“The Huntsman: Winter’s War” picks up seven years after the events of the first movie while providing backstory on the Evil Queen Ravenna (Charlize Theron) and her sister Freya, the Ice Queen (Emily Blunt). It is neither sequel, nor prequel, but something awkwardly in between (a post-midquel?). A movie in story arc limbo, “Winter’s War” is more of a winter wonderland, leaving you to wonder not only if a follow-up to the 2012 movie was even necessary but if this was indeed the movie you thought you were going to see in the first place (Spoiler Alert: It’s not!).
By now, moviegoers are pretty well-versed in the “3 Rs” of Hollywood–Remake, Reboot, Reimagine. We might look upon these efforts with a jaundiced eye, but we understand these things happen. Indeed, the studios are banking on our ability to forgive and forget (hello, 2013’s “The Wolverine”…goodbye, 2009’s “X-Men Origins: Wolverine”). In “Winter’s War” there are cutaways and flashforwards to a “present-day” Snow White to explain away Kristen Stewart’s absence from the film, as well as the omniscient POV and voiceover to introduce Freya the Ice Queen and her legions of child warriors, who eventually grow up to include The Huntsman (Chris Hemsworth) and Sara (Jessica Chastain). It is all very convenient!
I was willing to put up with convenience as long as it ultimately connected to why I was motivated to see the movie: to witness an engrossing battle fueled by sorcery and strategy between two powerful women. Finally, a “versus movie” that made sense and didn’t negate the agency of its female leads…unlike that other versus movie I saw in March! A girl can dream, can’t she? Sadly, “Winter’s War” had more in common with the loosely constructed world building of “Batman v Superman” than it did with the taut political and familial drama of Queen Elizabeth I and Mary Queen of Scots. No time was given to explore the complexity in Ravenna and Freya’s relationship as sisters and as rulers. And certainly no time was given to their final showdown–if anything, the showdown did more to display Hemsworth’s “Thor” fighting skills.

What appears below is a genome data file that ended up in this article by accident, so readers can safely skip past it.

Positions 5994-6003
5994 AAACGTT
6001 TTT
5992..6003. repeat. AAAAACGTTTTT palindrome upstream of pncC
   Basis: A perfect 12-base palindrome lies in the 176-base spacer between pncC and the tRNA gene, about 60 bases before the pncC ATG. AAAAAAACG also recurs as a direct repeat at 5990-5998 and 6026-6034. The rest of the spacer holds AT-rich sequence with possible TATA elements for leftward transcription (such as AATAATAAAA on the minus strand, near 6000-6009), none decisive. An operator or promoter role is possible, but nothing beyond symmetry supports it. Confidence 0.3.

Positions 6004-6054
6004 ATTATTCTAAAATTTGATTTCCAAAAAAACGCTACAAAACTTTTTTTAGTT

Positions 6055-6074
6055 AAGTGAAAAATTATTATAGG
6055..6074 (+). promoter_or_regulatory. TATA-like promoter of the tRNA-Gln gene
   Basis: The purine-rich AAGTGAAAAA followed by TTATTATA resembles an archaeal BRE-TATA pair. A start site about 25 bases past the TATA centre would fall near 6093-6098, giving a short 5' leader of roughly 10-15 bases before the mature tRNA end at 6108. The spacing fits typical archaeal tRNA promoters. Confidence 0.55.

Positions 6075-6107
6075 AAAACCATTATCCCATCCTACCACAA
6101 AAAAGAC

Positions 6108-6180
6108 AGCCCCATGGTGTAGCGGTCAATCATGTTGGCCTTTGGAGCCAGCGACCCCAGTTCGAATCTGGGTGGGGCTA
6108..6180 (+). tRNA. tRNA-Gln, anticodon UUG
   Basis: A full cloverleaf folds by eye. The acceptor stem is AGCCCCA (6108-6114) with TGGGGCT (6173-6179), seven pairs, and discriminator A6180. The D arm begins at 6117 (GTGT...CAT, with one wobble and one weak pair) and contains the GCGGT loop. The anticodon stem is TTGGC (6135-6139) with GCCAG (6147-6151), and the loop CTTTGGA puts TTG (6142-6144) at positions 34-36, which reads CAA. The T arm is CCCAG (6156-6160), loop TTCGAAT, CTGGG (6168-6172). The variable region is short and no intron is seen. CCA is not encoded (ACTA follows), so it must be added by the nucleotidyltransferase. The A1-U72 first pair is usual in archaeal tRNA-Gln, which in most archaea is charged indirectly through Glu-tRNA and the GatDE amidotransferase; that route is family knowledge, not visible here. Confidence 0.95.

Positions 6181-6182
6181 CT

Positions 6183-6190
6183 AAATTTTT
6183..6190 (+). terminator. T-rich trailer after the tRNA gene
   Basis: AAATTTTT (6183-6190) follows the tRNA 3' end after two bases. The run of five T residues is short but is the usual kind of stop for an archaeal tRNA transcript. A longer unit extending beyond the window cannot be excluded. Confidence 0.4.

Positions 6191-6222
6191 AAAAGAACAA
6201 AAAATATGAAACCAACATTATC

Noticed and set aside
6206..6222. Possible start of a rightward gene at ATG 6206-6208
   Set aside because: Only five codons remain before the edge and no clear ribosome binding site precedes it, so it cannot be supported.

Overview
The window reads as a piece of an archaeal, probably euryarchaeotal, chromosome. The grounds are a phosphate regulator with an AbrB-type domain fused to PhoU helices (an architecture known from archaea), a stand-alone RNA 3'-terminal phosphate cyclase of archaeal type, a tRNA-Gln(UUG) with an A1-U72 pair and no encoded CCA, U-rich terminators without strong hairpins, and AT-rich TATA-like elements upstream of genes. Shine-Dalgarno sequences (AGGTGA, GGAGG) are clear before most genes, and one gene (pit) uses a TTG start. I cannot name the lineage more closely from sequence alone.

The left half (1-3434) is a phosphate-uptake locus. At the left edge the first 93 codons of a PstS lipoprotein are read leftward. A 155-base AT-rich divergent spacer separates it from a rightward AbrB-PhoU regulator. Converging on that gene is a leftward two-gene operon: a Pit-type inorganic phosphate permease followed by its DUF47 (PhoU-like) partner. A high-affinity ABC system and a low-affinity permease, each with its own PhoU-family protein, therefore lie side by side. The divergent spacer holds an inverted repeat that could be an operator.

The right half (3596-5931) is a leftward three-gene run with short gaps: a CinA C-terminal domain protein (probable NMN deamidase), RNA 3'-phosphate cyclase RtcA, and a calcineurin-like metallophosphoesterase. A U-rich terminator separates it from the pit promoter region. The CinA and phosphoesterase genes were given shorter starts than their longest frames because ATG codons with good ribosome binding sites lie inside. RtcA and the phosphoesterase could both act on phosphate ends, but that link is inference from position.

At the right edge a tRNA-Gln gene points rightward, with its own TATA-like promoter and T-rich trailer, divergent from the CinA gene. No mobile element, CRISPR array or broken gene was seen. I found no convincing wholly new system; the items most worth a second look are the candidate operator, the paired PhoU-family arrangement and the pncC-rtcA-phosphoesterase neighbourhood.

On a positive note, the film is visually appealing. Like the tundra, the cinematic landscape is bitter cold and painfully beautiful. Charlize Theron looks every bit the part of the Evil Queen and literally oozes wickedness even as she smolders. Hemsworth hunks it up per usual and soldiers through sequences despite an uneven accent. Jessica Chastain takes to the physicality of her role–reminding me of an adulting Disney Princess Merida if she had a less stable home life. And as the Ice Queen, Emily Blunt displays her patented ‘vulnerable strength’ (which she carried to perfection in last year’s “Sicario”); in one eye-catching scene Blunt rides in triumphant on a fantastic polar bear-like beast that would make even Peter Jackson cower and blush.
Alas, a good movie is only script-deep and looks alone cannot save “The Huntsman: Winter’s War” from being an icy hot mess! 1.75 out of 5 Cosmic Afros